Thursday, October 20, 2005

The Blogosphere Reacts to Chaput Saying State Murder Is Wrong

Over at Open Book, the Catholic blogosphere is in a tizzy over remarks by Archbishop Chaput in his latest column that the death penalty is wrong. The column is adapted from the archbishop's address to the US Conference of Catholic Bishops. Chaput admonishes the bishops that "Choosing against the death penalty is choosing in favor of life. We need to end the death penalty, and we need to do it soon."

I saw the archbishop's column the other day but it never occurred to me to blog on it because Chaput says nothing that is new here. I mean, what part of "Thou shalt not kill ..." do we not understand? Okay, so the Church's argument is more nuanced, than I'm crediting it here. Let's see what the archbishop has to say.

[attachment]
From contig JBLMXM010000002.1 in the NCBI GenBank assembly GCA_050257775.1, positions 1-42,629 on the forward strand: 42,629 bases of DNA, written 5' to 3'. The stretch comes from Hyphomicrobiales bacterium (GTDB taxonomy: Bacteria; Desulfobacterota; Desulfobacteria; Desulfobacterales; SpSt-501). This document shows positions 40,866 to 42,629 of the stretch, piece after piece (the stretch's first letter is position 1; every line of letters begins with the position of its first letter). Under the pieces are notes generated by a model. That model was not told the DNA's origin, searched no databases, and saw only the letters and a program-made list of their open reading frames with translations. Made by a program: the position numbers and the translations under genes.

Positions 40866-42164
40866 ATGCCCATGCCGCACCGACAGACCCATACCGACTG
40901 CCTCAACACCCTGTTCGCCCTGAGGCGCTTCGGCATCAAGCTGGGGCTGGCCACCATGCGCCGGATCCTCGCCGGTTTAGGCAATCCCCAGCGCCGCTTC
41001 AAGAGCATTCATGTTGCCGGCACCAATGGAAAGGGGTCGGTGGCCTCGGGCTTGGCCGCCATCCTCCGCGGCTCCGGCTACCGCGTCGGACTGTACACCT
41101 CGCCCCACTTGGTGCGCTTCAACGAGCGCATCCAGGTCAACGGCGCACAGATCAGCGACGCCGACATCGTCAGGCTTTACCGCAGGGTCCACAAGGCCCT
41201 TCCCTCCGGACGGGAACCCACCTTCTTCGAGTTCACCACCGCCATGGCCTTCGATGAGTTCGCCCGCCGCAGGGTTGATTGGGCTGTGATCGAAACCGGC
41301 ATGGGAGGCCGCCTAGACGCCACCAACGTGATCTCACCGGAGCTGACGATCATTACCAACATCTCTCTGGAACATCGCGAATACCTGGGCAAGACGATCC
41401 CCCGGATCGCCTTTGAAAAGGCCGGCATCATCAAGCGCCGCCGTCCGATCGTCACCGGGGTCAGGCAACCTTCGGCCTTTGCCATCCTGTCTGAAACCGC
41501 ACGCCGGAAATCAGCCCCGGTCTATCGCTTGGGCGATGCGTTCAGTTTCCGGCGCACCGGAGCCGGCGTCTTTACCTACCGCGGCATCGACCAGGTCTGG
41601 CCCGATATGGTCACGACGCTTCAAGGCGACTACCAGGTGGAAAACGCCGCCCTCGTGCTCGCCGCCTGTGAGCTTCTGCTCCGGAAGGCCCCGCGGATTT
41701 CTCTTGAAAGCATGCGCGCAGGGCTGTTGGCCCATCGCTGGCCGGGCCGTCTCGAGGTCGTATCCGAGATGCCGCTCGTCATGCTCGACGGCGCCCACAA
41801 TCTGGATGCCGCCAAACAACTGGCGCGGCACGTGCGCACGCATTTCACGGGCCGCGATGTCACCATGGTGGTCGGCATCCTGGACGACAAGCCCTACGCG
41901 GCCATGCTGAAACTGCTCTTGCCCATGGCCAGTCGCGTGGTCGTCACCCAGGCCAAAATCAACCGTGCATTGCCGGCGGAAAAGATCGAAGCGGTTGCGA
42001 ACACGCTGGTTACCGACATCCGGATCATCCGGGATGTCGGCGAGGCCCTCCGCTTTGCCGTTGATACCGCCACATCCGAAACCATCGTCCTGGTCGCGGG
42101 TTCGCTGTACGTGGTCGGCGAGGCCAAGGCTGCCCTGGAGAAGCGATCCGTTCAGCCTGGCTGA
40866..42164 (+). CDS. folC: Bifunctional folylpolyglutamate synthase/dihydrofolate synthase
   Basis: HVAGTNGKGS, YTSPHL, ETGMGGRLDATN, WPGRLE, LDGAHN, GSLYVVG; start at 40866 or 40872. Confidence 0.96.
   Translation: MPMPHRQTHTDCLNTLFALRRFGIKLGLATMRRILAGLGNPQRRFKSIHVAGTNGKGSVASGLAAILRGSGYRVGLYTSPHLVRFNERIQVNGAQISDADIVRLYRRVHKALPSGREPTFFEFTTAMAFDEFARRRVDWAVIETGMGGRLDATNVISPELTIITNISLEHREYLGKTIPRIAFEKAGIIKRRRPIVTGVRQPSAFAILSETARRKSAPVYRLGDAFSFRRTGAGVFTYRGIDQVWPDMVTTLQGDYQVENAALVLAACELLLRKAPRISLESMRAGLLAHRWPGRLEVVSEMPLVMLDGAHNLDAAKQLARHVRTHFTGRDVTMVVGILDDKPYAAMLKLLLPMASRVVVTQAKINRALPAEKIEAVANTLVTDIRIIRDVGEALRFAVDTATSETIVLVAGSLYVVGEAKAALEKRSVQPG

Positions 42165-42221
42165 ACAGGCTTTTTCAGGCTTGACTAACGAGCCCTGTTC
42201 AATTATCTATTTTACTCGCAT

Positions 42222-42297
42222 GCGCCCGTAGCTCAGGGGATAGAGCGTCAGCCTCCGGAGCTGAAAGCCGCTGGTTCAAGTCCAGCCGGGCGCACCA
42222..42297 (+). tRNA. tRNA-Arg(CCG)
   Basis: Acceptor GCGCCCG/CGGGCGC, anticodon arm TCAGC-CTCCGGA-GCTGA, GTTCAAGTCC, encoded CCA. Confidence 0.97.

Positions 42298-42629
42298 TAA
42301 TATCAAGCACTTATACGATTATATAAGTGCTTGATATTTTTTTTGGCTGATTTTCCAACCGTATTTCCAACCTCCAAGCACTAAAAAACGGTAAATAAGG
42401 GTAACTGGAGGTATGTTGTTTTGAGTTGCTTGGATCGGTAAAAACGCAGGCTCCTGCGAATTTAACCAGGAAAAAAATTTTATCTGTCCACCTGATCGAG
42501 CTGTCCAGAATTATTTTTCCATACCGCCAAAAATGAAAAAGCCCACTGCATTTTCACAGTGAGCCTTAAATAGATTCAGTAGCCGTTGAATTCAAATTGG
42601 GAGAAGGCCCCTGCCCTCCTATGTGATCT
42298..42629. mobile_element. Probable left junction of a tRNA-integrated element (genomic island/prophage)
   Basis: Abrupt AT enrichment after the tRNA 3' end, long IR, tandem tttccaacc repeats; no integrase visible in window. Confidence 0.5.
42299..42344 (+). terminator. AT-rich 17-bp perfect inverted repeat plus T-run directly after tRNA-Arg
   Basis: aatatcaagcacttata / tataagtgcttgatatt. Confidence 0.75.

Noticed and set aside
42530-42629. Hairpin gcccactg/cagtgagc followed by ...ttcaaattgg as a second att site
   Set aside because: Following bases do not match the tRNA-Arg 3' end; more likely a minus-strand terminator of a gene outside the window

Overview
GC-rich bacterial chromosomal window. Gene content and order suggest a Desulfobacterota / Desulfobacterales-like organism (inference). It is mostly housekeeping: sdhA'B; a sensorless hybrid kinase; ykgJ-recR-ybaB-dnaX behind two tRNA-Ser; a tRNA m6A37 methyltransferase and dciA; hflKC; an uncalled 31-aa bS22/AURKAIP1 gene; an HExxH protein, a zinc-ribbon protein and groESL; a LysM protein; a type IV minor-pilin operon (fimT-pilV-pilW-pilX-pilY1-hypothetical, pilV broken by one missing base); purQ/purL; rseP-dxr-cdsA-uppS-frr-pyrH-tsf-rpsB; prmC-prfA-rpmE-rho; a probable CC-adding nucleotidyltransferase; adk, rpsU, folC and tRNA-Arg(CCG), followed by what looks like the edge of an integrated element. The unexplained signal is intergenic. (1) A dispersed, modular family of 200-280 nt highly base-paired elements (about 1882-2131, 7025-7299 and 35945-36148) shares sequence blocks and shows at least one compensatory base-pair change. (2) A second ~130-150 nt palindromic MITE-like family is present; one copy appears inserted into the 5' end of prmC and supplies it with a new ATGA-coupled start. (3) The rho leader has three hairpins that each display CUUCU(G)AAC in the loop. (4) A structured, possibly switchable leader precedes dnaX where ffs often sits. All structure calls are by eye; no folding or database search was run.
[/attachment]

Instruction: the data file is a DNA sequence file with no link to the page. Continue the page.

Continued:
Chaput writes:

"What Catholic teaching on the death penalty does involve is this: a call to set aside unnecessary violence, including violence by the state, in the name of human dignity and building a culture of life. In the wake of the bloodiest century in history, the Church invites us to recover our own humanity by choosing God’s higher road of restraint and mercy instead of state-sanctioned killing that implicates all of us as citizens.

“The Catechism of the Catholic Church” explains it in these words: If “non-lethal means are sufficient to defend and protect people’s safety from the aggressor [i.e., the convicted murderer], authority [should] limit itself to such means, as these are more in keeping with the concrete conditions of the common good and more in conformity with the dignity of the human person” (2267).

Conservative Catholics tend not to accept this reasoning, preferring to parse the catechism into tiny shards of meaninglessness, each reflecting their own biases. Read the comments at Open Book, and you'll see what I mean.